Feasibility and usability were measured with evaluation of materials surveys that were administered online to teachers, with a paper and pencil version for students. For each of the five activities, teachers answered 11 to 13 Likert-style and open-ended items. Teachers also answered five overall questions about the supplement. Teachers were queried for their opinions about the impact of the lessons on student interest, effectiveness in meeting learning outcomes, conceptual and practical difficulties with the lessons, value of the graphics and web components, and changes they recommended. We also gathered feedback from students who participated in the field test. Students responded to 23 Likert-style questions about their interest in the supplement, how they thought the lessons affected their level of understanding, the usefulness of the graphics and web-based materials, and other general questions about the quality and effectiveness of the supplement. Students also provided open-ended items concerning changes they would like to see in the supplement.
Student knowledge tests were administered before and after students participated in the field test to enable us to gain preliminary insights into the effectiveness of the lessons in helping students achieve the specific learning outcomes. Pre/posttests consisted of ten multiple choice items, each followed with a confidence rating. Six multiple choice questions were derived from published instruments to meet the assessment needs of the high school student population. The use of similar questions facilitated comparisons of our results and those from other evolution education researchers working with undergraduate students (Bray Speth et al. 2009). Three items were adapted from the Conceptual Inventory of Natural Selection (CINS; Anderson et al. 2002), two from a “tree-thinking” concept inventory (Naegle 2009), and one from a study of middle school student learning in evolution (Beardsley 2004, based on items in Bishop and Anderson 1990). Four new questions were developed that measured students’ understanding of concepts specifically aligned with the role of evolution in medicine.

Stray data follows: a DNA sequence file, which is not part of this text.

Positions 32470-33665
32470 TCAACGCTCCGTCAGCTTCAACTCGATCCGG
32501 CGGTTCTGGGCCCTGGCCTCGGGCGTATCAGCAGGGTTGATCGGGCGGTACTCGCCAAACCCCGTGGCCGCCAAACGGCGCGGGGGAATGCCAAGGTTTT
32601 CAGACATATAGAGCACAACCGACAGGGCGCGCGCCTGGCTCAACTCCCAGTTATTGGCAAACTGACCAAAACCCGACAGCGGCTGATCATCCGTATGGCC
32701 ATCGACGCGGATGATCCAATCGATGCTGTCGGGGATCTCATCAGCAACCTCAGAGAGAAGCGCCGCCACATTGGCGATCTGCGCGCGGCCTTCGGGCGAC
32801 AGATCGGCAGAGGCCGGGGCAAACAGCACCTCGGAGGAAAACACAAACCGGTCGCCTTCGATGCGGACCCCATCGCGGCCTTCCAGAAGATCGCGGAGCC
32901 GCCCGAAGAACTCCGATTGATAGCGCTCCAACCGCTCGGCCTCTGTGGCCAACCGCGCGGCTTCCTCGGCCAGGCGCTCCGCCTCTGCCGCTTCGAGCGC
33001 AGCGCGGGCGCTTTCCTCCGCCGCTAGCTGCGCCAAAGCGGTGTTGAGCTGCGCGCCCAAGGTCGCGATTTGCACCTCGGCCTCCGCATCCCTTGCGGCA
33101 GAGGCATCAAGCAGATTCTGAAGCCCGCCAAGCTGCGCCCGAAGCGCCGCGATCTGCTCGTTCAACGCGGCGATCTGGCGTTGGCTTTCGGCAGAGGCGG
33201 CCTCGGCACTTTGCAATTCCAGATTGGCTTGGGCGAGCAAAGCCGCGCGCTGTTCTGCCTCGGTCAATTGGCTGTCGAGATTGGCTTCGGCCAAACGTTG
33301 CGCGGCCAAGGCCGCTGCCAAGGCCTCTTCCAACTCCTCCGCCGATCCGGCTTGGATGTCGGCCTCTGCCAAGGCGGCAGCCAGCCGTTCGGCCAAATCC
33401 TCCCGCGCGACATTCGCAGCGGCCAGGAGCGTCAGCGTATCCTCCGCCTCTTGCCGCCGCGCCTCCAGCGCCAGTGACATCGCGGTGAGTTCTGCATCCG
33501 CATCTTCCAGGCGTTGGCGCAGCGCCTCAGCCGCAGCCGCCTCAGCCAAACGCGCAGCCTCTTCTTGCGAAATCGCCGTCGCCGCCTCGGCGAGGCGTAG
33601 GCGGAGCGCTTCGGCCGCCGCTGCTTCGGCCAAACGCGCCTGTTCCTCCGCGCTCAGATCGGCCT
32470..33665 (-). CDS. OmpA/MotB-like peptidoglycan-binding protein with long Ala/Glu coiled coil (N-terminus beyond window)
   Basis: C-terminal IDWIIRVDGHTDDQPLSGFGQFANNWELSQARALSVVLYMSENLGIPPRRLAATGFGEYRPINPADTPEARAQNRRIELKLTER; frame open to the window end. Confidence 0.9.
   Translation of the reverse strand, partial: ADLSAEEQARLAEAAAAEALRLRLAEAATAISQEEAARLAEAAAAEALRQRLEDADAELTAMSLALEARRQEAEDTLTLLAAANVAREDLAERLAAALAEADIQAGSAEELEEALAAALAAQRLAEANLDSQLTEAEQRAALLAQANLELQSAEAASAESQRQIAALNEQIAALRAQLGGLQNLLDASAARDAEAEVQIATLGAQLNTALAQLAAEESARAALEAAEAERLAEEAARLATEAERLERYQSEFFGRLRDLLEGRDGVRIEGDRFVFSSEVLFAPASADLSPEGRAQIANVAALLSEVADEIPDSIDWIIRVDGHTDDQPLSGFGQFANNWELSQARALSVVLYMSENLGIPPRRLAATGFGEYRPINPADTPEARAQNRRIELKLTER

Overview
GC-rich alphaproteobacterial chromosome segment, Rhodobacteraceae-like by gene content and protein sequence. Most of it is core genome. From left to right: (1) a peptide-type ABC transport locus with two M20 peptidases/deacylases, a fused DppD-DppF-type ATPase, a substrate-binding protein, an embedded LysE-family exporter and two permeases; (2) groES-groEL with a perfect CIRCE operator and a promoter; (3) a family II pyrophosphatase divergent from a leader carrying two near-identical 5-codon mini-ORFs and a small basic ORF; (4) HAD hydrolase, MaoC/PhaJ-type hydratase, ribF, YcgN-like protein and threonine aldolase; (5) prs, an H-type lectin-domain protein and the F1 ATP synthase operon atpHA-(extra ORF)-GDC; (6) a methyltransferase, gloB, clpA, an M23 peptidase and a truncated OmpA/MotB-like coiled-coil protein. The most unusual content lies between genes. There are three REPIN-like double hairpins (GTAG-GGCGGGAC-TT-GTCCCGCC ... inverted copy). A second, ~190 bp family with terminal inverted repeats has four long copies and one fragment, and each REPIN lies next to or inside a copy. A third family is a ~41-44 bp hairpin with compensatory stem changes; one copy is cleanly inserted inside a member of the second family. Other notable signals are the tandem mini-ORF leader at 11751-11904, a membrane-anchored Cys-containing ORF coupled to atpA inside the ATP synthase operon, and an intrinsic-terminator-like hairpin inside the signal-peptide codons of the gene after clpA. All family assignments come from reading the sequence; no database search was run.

Summary of race/ethnicities for students completing the pretest and posttest (n = 792). Students were instructed to select all race/ethnicity categories that apply to them, explaining why the sum is greater than 100%
American Indian or Alaska Native
Hispanic or Latino/a
Native Hawaiian or other Pacific Islander
Results from the Field Test
Teacher evaluation of the materials
Difficulty for students
Implementation difficulty for teachers
The lesson was engaging for students
The interactive materials were invaluable because they enabled the students to look for patterns in the data more effectively and because they enabled the students to do the kind of data analysis (e.g. the blood testing) which they otherwise would not normally be able to do.
I think the selection of diseases that were used in relating and understanding evolution and medicine are very relevant and appropriate. The selection is very critical to the integration of evolutionary thinking in medicine so students can deeply understand the concepts of evolution and allow them to get involved in analyzing theories and ideas of evolution.
Using different experimental results to really see how scientists compile and use data (blood samples, enzyme studies, genotypic studies, evoprints) made students aware of the importance of evolution—both in humans and in pathogens.
Student evaluation of how the curriculum influenced their understanding
1. My understanding of the role of evolution in medicine increased.
2. My understanding of why humans are susceptible to disease increased.
3. My understanding of how natural selection informs medicine increased
4. My understanding of how analyses of genetic sequences inform medicine increased.
Summary of pretest and posttest results
Pretest mean number correct
Posttest mean number correct
Cohen’s d effect size (lower, upper 95% confidence intervals)
Complete test (10 items)
p < .001
0.7 (.58, .80)
Common ancestry only (5 items)
p < .001
0.8 (.70, .92)
Natural selection only (5 items)
p < .001
0.2 (.10, .31)